Lyrical duo fill Proctors with luscious harmony

Famous for her Tonight Show Band gig but little known on her own, Vicki Randle was the secret weapon

Famous for her Tonight Show Band gig but little known on her own, Vicki Randle was the secret weapon Cris Williamson brought to the Eighth Step at Proctors GE Theater on Saturday.

Williamson said Randle (only age 18 when Williamson first heard her) was a “ferocious singer.” Randle was this and more, playing second guitar and solos, and harmonizing with Williamson. More than 30 years after her pioneering “The Changer and the Changed” album Cris Williamson has kept growing, returning to her prairie roots on her latest album “Fringe” with its frontier flavor.

The geography on Randle’s mind was New Orleans, which she visited in the brand-new songs “The Road Home,” decrying in a sad, stately blues the failure of that program to return people to the flood-wrecked city, and “Slip Away,” portraying poor people as the heart and soul of the city and mourning their absence in a passionate R&B howl. Randle also gazed at the wreckage that lost love leaves in the heart with “I’ve Been Thinking,” which she set up by warning “don’t piss off a songwriter,” and “It’s My Life,” in which she announced she was leaving.

Randle, however, didn’t steal the show. Williamson touched only briefly on fans’ nostalgia, starting with “Songbird,” a mission statement; celebrating “Wild Things” and their wild ways; and the things that make her “Cry, Cry, Cry;” and offering a sweet lullaby to close. She also portrayed her prairie past in “Fringe,” title track of her new album, honoring lives lived in places “full of empty;” and compared friend Teresa Trull to a sorrel horse in the happy, lilting “Alazan.”

Like Randle, however, Williamson was inspired by New Orleans, honoring the enterprising and courageous Charmaine Neville with “Warm Strong Love” for rescuing neighbors, kin and pets with a flatboat and a stolen bus. Many of these songs were new, and the ingenious, supportive interplay between Williamson and Randle made them sound fresh rather than raw, even when they forgot the words or fought their guitars’ intonation. As they started their second set, Williamson said she couldn’t sing the melodies that Randle made sound so effortless without dropping an ice cube down her back; and as Randle hit a spectacular wordless flourish in the missing-you lament “Feeding the Cat,” Williamson tugged her collar back and mimed dropping an ice cube inside. After their voices wove around each other in “Warm Strong Love,” Randle said they were making up their harmonies on the spot. Yet they sounded so smooth and seamless that singalongs usually failed: no one wanted to mess up the two-voice blend.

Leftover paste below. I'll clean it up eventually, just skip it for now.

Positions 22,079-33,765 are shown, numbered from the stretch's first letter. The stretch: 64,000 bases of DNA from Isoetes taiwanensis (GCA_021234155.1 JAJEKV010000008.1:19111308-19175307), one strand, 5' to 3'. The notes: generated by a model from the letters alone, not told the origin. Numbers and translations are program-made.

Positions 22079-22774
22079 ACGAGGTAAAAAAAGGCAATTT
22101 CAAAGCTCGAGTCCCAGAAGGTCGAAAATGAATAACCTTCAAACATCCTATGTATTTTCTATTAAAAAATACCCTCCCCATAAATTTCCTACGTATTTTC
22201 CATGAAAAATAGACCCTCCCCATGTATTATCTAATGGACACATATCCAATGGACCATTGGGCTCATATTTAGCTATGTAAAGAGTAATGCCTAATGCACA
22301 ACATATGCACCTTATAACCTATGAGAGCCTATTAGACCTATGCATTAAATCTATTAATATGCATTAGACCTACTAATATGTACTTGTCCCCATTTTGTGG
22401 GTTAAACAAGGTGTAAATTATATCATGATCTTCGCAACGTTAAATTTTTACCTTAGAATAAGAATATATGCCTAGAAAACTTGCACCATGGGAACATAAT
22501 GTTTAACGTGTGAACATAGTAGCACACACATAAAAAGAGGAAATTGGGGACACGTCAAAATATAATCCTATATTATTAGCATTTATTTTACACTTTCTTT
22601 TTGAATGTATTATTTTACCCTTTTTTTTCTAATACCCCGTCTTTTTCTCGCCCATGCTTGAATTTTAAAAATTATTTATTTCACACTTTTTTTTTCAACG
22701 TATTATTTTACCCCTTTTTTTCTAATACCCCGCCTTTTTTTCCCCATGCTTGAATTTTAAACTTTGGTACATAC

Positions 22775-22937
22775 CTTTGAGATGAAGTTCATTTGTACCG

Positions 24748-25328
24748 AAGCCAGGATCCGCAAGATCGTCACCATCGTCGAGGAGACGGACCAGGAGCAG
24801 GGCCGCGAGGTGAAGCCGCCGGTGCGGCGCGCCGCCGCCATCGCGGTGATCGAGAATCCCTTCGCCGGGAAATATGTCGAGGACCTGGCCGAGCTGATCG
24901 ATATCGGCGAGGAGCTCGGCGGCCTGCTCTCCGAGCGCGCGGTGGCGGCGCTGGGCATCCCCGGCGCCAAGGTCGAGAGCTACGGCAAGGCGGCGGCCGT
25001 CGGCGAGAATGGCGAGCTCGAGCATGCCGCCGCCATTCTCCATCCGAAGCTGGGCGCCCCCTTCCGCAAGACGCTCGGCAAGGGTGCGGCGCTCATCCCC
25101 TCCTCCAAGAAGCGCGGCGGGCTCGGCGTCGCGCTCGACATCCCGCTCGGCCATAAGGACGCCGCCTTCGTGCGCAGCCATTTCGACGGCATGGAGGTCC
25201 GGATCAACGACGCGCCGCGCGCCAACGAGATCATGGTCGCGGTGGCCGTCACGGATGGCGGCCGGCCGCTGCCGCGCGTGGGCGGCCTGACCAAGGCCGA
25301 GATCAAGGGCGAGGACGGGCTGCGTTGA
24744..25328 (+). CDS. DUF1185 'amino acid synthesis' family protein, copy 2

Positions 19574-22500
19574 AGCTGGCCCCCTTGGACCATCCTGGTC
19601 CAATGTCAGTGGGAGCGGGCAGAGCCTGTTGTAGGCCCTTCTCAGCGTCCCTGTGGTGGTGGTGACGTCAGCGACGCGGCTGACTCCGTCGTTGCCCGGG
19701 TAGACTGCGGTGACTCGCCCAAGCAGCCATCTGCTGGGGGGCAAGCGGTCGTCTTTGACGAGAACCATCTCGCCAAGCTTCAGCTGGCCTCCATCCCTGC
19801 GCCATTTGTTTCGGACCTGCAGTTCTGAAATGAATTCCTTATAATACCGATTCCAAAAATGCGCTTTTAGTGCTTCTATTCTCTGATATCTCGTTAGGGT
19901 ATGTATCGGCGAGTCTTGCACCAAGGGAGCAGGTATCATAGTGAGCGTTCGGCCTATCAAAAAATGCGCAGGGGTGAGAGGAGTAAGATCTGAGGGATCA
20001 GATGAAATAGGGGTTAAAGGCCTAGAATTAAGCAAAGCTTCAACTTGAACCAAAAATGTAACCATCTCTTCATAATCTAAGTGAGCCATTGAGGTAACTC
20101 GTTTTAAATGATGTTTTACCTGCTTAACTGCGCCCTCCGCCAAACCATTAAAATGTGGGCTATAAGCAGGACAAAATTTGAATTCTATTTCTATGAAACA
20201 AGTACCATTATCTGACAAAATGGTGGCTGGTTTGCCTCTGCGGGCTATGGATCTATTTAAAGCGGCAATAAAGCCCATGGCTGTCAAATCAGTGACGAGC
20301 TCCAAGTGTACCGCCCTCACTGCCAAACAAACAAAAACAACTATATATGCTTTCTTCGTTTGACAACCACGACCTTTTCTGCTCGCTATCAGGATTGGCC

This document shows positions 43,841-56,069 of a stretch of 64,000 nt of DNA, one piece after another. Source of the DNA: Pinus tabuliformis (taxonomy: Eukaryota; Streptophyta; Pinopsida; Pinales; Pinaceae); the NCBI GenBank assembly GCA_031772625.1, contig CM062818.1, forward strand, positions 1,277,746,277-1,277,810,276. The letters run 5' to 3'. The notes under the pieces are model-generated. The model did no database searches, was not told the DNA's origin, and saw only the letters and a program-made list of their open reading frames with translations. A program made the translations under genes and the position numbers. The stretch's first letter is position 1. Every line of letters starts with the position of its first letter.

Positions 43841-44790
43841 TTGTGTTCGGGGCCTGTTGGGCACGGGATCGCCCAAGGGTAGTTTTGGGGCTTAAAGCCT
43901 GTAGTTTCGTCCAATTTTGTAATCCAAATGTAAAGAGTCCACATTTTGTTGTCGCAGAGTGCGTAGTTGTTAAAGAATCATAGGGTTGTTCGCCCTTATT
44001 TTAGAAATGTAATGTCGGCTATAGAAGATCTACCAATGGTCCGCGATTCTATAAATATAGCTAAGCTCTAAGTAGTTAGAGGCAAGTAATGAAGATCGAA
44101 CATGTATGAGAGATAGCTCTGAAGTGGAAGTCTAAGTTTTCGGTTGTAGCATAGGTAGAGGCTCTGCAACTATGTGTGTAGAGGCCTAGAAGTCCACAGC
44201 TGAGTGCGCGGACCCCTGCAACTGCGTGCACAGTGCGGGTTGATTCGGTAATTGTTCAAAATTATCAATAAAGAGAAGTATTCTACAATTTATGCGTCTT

Williamson would have had no trouble holding the audience alone since her agile alto carries her songs, old or new, with singular grace and confidence. With Randle at her side, she sang even better, confident that the younger singer would place just the right note beside each of hers, or in rhythmically astute counterpoint. Randle’s sound is somewhere between Joan Armatrading and Linda Tillery, but she has a soaring quality all her own that lifted the songs and the show.

Reach Michael Hochanadel at [email protected]

Categories: Life and Arts

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